MPC: Mixed domestic signals justify maintaining status quo —Analysts

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A mix of foreign exchange stability, inflation expectations, capital spending, growth acceleration among other positive impacts of past policies will make the Monetary Policy Committee (MPC) to leave policy rates unchanged, analysts say.

The MPC of the Central Bank of Nigeria will be holding its last meeting for the year on the 20th and 21st of November 2017  (today and tomorrow). The committee will review among others, the current state of the global economy, as well as changes in key macroeconomic indicators in the local economy in order to determine policy directions for key monetary variables in the near term.

Analysts at an investment advisory and research firm, Meristem, anticipate the committee will among other recent events, consider the impact of capital spending in the proposed 2018 Appropriation Bill, the recent political upheavals in Saudi Arabia and its impact on the price of crude oil, and the impact of the recent downgrade of the country’s sovereign rating by Moody’s on fiscal policy in 2018.

“While we observe the improvements in some economic indicators such as external reserves, FX liquidity, inflation rate among others, the economy still remains in a fragile state of recovery. A change in the current stance may therefore distort the gains achieved thus far. We therefore expect the MPC to maintain rate at the current level.

“However, we do not expect the rate cut next week as Headline Inflation is still far off from the target range of 7 to 9 per cent and above the benchmark policy rate (14.0 per cent). Hence, we expect the conclusion of the sixth MPC meeting would be to; retain the MPR at 14.0 per cent; retain the CRR at 22.5 per cent; retain the liquidity ratio at 30.0 per cent and retain the Asymmetric corridor at +200 and -500 basis points around the MPR.”

According to Meristem, the CBN has recorded remarkable gains since the start of the year in FX stability – one of its major policy objectives and indeed the prime monetary policy anchor in the last 3 years.

Although the rebound in oil exports in Q3:2016, which has had a positive impact on current account and external reserves, marked a turning point in macro-economic stability, pro-market moves made by the CBN, particularly the opening of the Investors and Exports Window in April, has consolidated the gains in the FX stability with the Naira appreciating in all segments of the market since the last meeting.

Analysts from Cowry Assets Management Limited, just like their counterpart at Financial Derivatives Company Limited believe that the MPC will retain policy rates.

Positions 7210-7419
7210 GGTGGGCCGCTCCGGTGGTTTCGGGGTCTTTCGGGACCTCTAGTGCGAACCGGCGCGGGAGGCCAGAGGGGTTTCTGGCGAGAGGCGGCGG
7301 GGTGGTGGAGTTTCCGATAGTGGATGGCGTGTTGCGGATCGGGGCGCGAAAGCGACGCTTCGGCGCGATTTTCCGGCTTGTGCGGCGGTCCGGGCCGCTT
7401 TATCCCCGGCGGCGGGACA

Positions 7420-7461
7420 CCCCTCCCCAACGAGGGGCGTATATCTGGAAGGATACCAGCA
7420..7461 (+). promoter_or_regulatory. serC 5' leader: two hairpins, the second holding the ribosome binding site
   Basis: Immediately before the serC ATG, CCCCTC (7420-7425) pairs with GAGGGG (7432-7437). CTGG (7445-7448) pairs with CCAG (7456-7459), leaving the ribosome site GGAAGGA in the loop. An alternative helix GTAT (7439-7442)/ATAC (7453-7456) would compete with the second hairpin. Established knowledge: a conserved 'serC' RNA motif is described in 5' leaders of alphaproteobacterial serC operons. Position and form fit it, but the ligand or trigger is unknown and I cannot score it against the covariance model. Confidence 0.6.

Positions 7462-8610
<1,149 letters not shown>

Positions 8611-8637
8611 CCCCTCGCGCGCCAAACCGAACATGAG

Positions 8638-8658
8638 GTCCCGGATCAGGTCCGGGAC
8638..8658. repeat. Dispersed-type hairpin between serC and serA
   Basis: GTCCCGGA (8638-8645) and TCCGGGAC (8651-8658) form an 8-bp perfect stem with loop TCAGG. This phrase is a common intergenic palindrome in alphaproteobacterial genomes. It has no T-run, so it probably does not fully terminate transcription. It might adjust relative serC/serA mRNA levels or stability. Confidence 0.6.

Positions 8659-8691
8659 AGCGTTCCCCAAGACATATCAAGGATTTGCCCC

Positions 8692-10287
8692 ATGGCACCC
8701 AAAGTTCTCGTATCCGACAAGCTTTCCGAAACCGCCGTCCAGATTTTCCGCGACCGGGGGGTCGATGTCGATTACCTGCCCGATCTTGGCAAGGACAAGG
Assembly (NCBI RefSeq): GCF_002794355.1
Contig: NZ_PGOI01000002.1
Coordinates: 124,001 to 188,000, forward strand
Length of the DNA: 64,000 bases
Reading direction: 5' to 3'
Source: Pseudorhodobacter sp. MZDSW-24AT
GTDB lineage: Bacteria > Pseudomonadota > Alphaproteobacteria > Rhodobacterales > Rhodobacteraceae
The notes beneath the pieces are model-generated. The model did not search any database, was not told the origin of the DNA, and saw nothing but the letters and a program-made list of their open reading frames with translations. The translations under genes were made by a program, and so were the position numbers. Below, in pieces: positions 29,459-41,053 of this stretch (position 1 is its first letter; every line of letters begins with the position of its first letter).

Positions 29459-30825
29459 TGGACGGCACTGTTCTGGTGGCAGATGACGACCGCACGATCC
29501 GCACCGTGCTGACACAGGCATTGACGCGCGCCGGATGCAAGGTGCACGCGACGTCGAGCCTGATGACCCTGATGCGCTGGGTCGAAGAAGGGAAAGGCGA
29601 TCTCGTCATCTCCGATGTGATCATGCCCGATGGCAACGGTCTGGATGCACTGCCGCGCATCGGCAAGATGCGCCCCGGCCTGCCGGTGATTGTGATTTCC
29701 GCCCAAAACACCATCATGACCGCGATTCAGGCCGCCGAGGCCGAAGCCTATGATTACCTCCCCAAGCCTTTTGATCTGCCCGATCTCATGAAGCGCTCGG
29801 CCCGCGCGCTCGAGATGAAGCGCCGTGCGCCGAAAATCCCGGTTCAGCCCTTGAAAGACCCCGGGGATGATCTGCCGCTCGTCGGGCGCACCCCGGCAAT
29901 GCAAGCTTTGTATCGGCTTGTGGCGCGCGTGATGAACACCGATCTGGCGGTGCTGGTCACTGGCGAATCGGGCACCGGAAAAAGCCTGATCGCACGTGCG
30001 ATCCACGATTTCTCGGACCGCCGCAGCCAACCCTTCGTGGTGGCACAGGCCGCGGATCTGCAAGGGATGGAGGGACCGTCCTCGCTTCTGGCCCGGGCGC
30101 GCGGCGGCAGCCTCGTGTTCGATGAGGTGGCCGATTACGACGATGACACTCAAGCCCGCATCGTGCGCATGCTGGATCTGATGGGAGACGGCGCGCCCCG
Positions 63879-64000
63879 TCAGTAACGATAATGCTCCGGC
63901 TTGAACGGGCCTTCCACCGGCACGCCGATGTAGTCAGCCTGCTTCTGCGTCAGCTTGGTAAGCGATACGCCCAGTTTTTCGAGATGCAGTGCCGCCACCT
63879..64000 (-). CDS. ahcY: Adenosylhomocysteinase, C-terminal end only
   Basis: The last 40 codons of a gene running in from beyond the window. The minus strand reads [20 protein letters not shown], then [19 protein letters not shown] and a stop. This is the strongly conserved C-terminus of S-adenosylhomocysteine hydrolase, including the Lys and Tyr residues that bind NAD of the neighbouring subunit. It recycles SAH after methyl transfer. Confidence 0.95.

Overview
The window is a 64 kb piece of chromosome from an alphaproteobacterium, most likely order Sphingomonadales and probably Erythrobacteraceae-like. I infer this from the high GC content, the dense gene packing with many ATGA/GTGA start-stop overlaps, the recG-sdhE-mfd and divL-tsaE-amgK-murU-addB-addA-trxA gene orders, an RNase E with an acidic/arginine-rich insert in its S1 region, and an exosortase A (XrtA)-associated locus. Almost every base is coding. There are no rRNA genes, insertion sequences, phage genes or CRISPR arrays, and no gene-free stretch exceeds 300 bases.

“We opine that the MPC will retain the benchmark interest rate at 14 per cent despite sustained moderation in inflation rate, amid falling food prices; increase in global crude oil prices with attendant boost in external reserves, convergence in foreign exchange rate and a return to expected sustained economic growth,” the company said in a note to clients.

It noted that the opinion is based on expected public sector and household spending in coming months.

However, Meristem belives that the same could not be said of the other policy objective – price stability. With the impact of high-base effect on Consumer Price Index (CPI) growth now exhausted, sticky inflation results have left near-term Inflation outlook unchanged since the last meeting.

It further revealed that the slow pace of the recovery coupled with the feedback effect of high interest rate environment on debt sustainability vis-à-vis favourable external sector variables are considerations dovish members of the committee will highlight to justify a rate cut.

“We, however, note that near term outlook still favours easing as guided by the CBN Governor in recent comments. Investors are already pricing this expectation into valuation of debt securities, with average bond yield down 110bps since January 2017. We believe there is still scope for more rally in the Fixed Income market as we expect the CBN to cut its benchmark rate in Q2:2018.

“We believe the need to maintain an attractive yield environment to abate the skepticism of foreign investors should skew the decision of the committee towards holding the MPR and other policy rates constant. In light of this, we believe the high yield environment would remain sustained for the rest of the year,” the committee stated.

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